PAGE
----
A recent open-label, single-arm, phase 1 clinical trial designed to evaluate the safety and tolerability of repeated intrathecal (IT) administration of autologous mesenchymal stem cells (MSCs) from bone marrow in patients with progressive multiple sclerosis demonstrated findings and benefits resulting in the initiation of an FDA-approved randomized, placebo-controlled and blinded phase II large group study to demine further efficacy of this procedure.
Multiple sclerosis, or MS, is a progressive condition where the body’s immune system attacks myelin, the protective sheath covering the nerves of the central nervous system, resulting in debilitating communication problems between the brain and the rest of the body.
While the specific cause of MS has yet to be determined, the disease itself is characterized by specific areas of inflammatory CNS demyelination that either regenerates or progresses into a chronic condition with accompanying loss of neurons, neuroglial cells, and glial scarring.
Roughly 10% to 15% of MS patients experience progressive symptoms from the onset of the disease, including motor weakness, paralysis, sensory dysfunction, loss of coordination, and cognitive decline.
Although there are immunosuppressive and immunomodulatory therapies that serve to slow the progression of MS, therapeutics designed to protect, repair, or regenerate neural tissue as a way of restoring neurological function do not currently exist. Considering that, mesenchymal stem cells gathered from bone marrow have demonstrated the ability to promote tissue repair through the secretion of paracrine factors.
Study Design and Findings
The treatment phase of this phase 1 trial, conducted at Tisch MS Research Center of New York, involved select participants with progressive MS receiving three separate IT injections of autologous mesenchymal stem cell-defined neural progenitors (MSC-NPs) spaced three months apart; each participant was then assessed the day of treatment, then the day, week, and month following each administration. As part of the post-treatment assessment, participants were assessed again three and six-month after receiving the third dose.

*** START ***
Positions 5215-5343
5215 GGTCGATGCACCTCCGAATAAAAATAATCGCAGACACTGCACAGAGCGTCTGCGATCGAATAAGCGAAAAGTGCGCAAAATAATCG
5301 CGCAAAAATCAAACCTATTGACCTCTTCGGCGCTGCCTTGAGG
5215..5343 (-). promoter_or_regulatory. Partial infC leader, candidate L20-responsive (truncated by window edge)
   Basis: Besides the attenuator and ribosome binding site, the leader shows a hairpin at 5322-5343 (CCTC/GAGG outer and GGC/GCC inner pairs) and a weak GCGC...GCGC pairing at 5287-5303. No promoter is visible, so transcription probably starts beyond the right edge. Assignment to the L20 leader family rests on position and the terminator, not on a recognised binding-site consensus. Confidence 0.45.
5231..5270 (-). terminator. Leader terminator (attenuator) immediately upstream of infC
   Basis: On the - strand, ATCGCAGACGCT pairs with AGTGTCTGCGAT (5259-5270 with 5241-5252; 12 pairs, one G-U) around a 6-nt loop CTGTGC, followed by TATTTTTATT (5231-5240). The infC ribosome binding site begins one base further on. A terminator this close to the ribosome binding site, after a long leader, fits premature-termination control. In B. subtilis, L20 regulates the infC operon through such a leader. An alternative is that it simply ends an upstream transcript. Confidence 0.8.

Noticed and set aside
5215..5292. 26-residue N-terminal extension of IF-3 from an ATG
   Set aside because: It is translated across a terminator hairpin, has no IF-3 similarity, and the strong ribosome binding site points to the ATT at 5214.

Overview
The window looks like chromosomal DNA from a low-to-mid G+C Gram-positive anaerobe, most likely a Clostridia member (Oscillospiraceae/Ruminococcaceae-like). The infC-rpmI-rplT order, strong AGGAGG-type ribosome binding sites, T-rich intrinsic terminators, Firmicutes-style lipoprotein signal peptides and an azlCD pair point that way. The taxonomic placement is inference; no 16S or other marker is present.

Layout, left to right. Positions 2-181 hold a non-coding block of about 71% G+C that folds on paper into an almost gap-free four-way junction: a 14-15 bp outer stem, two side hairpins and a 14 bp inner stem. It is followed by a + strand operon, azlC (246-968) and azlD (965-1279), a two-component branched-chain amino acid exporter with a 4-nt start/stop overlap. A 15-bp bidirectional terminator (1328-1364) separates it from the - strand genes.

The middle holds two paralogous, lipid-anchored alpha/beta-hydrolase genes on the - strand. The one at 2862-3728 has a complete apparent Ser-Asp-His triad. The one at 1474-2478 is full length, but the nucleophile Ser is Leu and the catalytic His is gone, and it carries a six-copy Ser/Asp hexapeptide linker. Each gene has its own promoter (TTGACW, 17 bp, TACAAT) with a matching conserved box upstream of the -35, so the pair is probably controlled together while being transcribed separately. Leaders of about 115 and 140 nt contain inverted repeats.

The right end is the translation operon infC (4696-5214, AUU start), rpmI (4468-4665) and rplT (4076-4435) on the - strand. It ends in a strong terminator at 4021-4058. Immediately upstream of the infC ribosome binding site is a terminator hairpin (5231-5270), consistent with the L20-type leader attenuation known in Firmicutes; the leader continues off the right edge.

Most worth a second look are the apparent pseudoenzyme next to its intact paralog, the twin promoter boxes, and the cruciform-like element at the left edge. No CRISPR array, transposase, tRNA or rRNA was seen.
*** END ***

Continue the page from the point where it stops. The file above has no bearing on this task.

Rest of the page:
Analyzing the results of this study, researchers found no serious adverse effects or hospitalizations associated with this IT MSC-NP treatment; this included no specific incidents of chemical or infectious meningitis.
Brain MRI scans gathered during the course of this study demonstrated no changes and specifically were characterized by the absence of new or additional T2 lesions or related progressions associated with the patient’s MS. These findings led researchers to conclude that multiple IT administrations of MSC-NP’s are safe in the short-term and well-tolerated in participants with progressive MS.
Over the course of the study, all participants were strictly monitored for changes associated with clinical status. Assessment information gathered at the three and six-month post-treatment marks demonstrated that 75% of the subjects in this study demonstrated specific neurological improvement associated with this IT MSC-NP treatment when compared to established benchmarks, including neurological improvement associate with:
- Expanded disability status scale (EDSS)
- Timed 25-ft walk (T25FW)
- MRC muscle strength scale
- Bladder function
Key findings and observations contributing to this study include previous studies of experimental autoimmune encephalomyelitis (EAE) animal models of MS led to the experimental design of this study including multiple dosing of MSC-NPs (as opposed to single dosing).
When constructing this research study, researchers also determined that the intrathecal route of administration for cell delivery was important. While previous research has demonstrated administering bone marrow MSCs intravenously has proven to suppress EAE through immune response, intravenous administration has not demonstrated to cross the blood-brain barrier in amounts sufficient to directly impact and/or benefit the CNS; the IT route of administration appears to maximize the therapeutic potential to benefit the CNS and spinal cord.